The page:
South Korea May Suspend $6B Auction for Woori Finance

With two potential bidders pulling out this week, South Korea may put the breaks on the sale of the government’s 57% stake in Woori Finance Holdings, Reuters reported. The government will decide soon whether to suspend the $6 billion sale, Reuters said. Two groups, formed by Woori employees and customers, decided this week to pull out of the sale. South Korea received 11 bids in the first round of the auction, though most bidders wanted only minority stakes in Woori. Among the 11 bidders were the Carlyle Group, Macquarie Group, MetLife, and local private funds Vogo and MBK Partners, Reuters reported.

(Reuters) – South Korea plans to decide soon whether it will suspend a sale of the government’s 57 percent stake in Woori Finance Holdings (053000.KS) after two strong candidates pulled out of the $6 billion auction, a source said on Wednesday.

Two bidders, formed by Woori employees and customers, said this week they would not participate in the sale, demanding the government loosen sales criteria and dealing a fresh blow to the protracted sale, which had aimed to mark the end of Korea’s bank privatisation efforts.

“Market conditions have turned very unfavourable, with the recent loss of potential candidates,” said the source who had direct knowledge of the issue but could not be named because he was not authorised to speak on the record.

“Further delays in the bidding process will cause a lot of uncertainty in the market… The government wants to decide as soon as possible whether it’s desirable to go ahead with the auction.”

The Woori sale, which would be the biggest ever financial sector M&A in Korea if it is completed, has been in doubt since another strong candidate Hana Financial Group (086790.KS) opted to drop the Woori deal last month and decided to buy Korea Exchange Bank (004940.KS) instead for $4.1 billion.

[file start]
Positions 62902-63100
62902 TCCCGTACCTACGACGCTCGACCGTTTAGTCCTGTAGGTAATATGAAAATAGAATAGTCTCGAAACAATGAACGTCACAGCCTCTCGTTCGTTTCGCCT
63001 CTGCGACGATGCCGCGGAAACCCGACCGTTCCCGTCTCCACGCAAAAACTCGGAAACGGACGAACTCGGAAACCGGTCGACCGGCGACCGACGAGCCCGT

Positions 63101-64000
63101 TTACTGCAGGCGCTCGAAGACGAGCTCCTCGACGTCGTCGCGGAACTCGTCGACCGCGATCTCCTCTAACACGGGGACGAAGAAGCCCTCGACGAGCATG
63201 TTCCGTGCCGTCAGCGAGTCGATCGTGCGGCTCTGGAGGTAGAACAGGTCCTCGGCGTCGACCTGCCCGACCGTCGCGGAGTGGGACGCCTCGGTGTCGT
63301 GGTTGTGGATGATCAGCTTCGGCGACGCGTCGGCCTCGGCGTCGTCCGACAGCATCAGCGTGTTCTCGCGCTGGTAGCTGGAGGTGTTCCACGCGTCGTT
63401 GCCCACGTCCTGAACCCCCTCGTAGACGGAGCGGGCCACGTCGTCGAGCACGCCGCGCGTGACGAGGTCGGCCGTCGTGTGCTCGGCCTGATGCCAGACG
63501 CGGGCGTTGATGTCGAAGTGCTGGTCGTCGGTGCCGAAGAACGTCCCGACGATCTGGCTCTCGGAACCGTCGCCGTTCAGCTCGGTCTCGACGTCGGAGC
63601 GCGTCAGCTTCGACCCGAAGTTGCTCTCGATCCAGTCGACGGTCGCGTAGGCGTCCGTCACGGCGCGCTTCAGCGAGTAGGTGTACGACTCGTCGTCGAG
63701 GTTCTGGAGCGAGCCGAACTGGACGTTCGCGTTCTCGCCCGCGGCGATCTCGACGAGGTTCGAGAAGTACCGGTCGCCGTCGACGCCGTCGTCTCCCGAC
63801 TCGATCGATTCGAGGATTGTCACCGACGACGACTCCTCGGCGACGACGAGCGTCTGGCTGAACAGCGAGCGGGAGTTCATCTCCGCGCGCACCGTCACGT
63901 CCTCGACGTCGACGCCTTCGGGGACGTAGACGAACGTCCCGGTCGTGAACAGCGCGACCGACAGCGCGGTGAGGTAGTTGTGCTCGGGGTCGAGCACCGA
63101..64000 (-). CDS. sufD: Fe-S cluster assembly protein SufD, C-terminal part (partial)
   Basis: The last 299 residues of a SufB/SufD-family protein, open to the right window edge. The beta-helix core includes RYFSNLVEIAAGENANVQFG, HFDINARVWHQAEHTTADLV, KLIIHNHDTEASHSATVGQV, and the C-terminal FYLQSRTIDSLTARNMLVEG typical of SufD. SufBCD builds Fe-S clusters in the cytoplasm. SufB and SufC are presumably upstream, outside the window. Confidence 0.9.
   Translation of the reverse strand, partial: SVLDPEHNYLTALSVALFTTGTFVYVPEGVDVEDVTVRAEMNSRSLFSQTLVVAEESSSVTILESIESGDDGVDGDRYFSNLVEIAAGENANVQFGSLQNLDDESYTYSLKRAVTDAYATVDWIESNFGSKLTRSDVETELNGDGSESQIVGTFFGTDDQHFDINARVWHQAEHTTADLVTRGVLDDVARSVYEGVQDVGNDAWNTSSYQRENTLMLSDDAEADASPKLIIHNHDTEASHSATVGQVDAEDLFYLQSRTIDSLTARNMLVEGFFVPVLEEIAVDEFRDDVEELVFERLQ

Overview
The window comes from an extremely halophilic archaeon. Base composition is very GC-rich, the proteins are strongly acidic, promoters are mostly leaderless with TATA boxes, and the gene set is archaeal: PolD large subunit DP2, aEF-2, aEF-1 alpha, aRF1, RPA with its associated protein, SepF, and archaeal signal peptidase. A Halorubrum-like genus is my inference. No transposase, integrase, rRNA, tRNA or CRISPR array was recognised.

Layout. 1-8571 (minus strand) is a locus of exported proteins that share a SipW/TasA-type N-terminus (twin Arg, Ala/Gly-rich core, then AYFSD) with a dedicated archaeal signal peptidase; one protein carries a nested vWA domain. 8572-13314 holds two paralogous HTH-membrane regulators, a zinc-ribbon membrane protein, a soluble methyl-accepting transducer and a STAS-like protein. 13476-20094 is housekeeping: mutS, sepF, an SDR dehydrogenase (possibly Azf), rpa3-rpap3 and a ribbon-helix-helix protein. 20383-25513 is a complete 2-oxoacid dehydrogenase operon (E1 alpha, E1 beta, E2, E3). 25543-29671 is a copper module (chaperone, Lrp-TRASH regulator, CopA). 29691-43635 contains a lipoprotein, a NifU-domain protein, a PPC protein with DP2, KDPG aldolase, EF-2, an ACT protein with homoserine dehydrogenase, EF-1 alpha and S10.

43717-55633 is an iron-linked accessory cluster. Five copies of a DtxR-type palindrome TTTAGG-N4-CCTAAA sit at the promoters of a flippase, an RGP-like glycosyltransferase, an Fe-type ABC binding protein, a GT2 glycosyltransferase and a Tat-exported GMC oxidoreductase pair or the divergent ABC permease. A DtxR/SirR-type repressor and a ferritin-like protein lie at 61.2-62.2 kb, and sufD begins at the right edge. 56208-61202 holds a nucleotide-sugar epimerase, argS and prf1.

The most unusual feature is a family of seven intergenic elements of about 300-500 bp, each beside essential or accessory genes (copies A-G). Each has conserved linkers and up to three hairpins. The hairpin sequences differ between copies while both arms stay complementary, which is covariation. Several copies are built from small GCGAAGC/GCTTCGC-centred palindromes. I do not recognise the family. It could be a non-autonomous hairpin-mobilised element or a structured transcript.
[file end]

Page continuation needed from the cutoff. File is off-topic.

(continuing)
The source said the government hasn’t discussed demanding bidders hefty premium to Woori’s stock price, as the deal is still in a preliminary non-binding stage, but the loss of the two candidates had dealt a blow to the auction plan

Financial Services Commission chief Chin Dong-soo also said on Wednesday maximising the investment returns of its public fund spending remains the most important criteria in Woori sale, suggesting the government may suspend Woori sale until a strong buyer emerges.

South Korea received 11 bids in the first round of auction but most of them want to take minority stakes and only the Woori employee and customer groups have sought to buy the government’s entire 57 percent.

Among the 11 bidders are Carlyle Group [CYL.UL], Macquarie Group (MQG.AX), MetLife Inc (MET.N) and local private funds Vogo and MBK Partners, according to sources.

If the sales are to go ahead, and they will miss the first target date of selecting short-listed bidders by the end of December, it will require buyers to take enough shares to replace the government as the top shareholder, the source said.

“It’s an M&A auction, not a block sale, and to meet the requirement of privatisation the government should give up its biggest shareholder title,” he said, indicating a successful buyer should take at least 28.5 percent of Woori.

(Reporting by Miyoung Kim; Editing by David Chance)